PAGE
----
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HP N54L ESXi 5.1 build


zen_
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Just put an offer on one after missing the great deal newegg had last week, and I have a few questions about adapter cards and memory for my particular VM needs.

 

Basically, for sure I want to run a pfSense and NAS distro on this box, plus any project VMs and whatever else down the road. So I will need a compatible dual port NIC and RAID card,

 

-Intel Pro/1000 PT dual gbit NIC (~$20-25)

-HP P410 SAS RAID contoller (~$80-100)

-3x 3TB disk in RAID 5 on RAID controller + 250GB included disk on integrated controller

-HighPoint mini-SAS to 4x SATA cable

-1x8GB or 2x4 GB unbuffered ECC memory (I've heaed 8GB and 16GB as max, not sure here)

 

Does this sound about right?

Edited by zen_
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If you are planning to run ESXi, make sure the hardware is compatible, particularly the RAID Card.

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^^ What he said. A number of forum members have had less than ideal experiences because of ESXi incompatibilities.

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As far as I know, you will not be able to use a dual port NIC and a RAID card at the same time. The MicroServer has a x16 and a x1 PCI-e slots. RAID and dual port NICs are x4 and higher. To run RAID 5 on a P410 you will need to have a memory module installed on it. 8GB, 2 x 4GB, is the maximum memory supported by HP testing. 

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I did find this 2-port gigabit x1 NIC: http://ca.startech.com/Networking-IO/Adapter-Cards/Low-Profile-Dual-Port-Gigabit-Network-Server-Adapter-NIC-Card-2-Port~ST1000SPEXD2

 

No idea how good it is (or isn't), but at least it does exist.

It does not show in the VMware compatibility guide.

Also the card does not mention if it is PCI-e version 1 or 2. If it is version 1 as I assume it is. It would not have the bandwidth for two 1 Gb ports.

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Good catch, I didn't even notice that the single port Pro/1000 NICs are 1x while the duals are 4x. I could use the integrated NIC and a single port add-in card, but that would be less ideal.

 

Basically I am trying to decide between the HP micro server or an entire whitebox built around a desktop CPU or used server class hardware.

Edited by zen_
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The MicroServer has a lot to offer for under $300, but it is what it is.

From what you have listed above, I think you may need more cpu, memory and ports than what a Microserver can give you.

Also with PFsense, I like to have several Ethernet ports,Wan, Lan1, Lan2, DMZ.

If you want to stay OEM, I have had great luck with HP ML110 G6 for a VMware server. They are reasonable on eBay.

Go over and search the BYOB section on this site. There are lots of builds listed that are running VMware.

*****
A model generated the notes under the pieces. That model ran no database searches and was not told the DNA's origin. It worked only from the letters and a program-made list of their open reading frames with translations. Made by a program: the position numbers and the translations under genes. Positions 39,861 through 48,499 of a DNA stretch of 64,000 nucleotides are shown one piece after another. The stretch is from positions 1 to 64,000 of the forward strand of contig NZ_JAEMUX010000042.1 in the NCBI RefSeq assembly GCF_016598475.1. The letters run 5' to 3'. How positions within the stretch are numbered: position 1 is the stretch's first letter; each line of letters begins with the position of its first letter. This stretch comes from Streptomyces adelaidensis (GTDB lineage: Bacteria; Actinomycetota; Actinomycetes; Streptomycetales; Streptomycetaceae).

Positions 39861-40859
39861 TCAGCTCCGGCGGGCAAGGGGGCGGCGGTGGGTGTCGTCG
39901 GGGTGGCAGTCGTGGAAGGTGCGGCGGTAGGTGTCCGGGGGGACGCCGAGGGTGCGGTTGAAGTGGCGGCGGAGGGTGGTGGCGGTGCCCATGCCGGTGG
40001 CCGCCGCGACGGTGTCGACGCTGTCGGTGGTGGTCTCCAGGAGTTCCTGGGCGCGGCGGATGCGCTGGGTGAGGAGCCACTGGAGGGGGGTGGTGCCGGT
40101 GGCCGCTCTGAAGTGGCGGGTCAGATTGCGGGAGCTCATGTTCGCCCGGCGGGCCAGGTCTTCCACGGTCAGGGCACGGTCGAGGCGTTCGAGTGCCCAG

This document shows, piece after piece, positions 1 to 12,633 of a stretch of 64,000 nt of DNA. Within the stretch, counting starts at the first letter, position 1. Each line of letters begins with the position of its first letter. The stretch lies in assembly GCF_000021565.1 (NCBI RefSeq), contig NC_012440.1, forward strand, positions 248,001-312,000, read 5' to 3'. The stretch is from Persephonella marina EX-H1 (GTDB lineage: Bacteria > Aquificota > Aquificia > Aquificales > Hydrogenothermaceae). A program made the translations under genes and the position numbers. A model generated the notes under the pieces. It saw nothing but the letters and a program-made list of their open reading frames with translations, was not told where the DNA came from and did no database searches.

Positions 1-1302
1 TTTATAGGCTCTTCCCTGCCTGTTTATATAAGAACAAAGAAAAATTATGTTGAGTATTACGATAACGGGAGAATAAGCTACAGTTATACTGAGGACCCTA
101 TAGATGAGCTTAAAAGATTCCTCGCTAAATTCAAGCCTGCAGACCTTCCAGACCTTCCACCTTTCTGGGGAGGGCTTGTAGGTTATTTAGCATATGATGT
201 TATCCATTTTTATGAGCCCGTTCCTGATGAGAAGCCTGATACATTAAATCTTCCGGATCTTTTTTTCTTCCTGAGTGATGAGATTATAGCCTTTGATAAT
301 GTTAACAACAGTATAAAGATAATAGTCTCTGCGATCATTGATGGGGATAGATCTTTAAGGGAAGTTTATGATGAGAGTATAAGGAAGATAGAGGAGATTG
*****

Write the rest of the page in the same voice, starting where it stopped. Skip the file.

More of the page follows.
I think a i3 or i5 would give you the speed you need, with 16GB of memory.

If you go BYOB, just be sure to check the guide;

http://www.vmware.com/resources/compatibility/search.php

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It does not show in the VMware compatibility guide.

Also the card does not mention if it is PCI-e version 1 or 2. If it is version 1 as I assume it is. It would not have the bandwidth for two 1 Gb ports.

 

Yeah, not being in the guide is not good. However, I suspect it's more likely that the card is PCIe 2, since it's a new replacement for an older card. Kind of a moot point since it's not listed as compatible.

 

Basically I am trying to decide between the HP micro server or an entire whitebox built around a desktop CPU or used server class hardware.

 

I'm with schoondoggy on this one. A MicroServer makes a great home server or a great gateway router, but I think trying to get it do both is pushing it.

 

These are great boxes to goof around with, and people have done some pretty amazing things with them, but that's experimentation. I don't recommend using those rigs for production. Just my 2 cents.

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Thanks guys. I have an extra ECS AM2+ board with an Athlon II X2 250 and 4GB of memory, so today I went out and bought a cheap case / PSU combo and threw that together. Unfortunately ESXi will not even finish installing without a valid NIC configured, so ordered two compatible Pro/1000 MT NICs to at least (hopefully) get a functional pfSense VM + 1 other basic VM going in a testing and learning environment. Probably better to spend under $100 on a test machine than go in $600+ on something that may or may not be suitable. 

 

Still on the fence about what to do with my long term need for NAS and a media server, whether a low end dedicated server on something like the HP micro box, or more simple 4 bay QNAP / Synology device is the way to go. 

Edited by zen_
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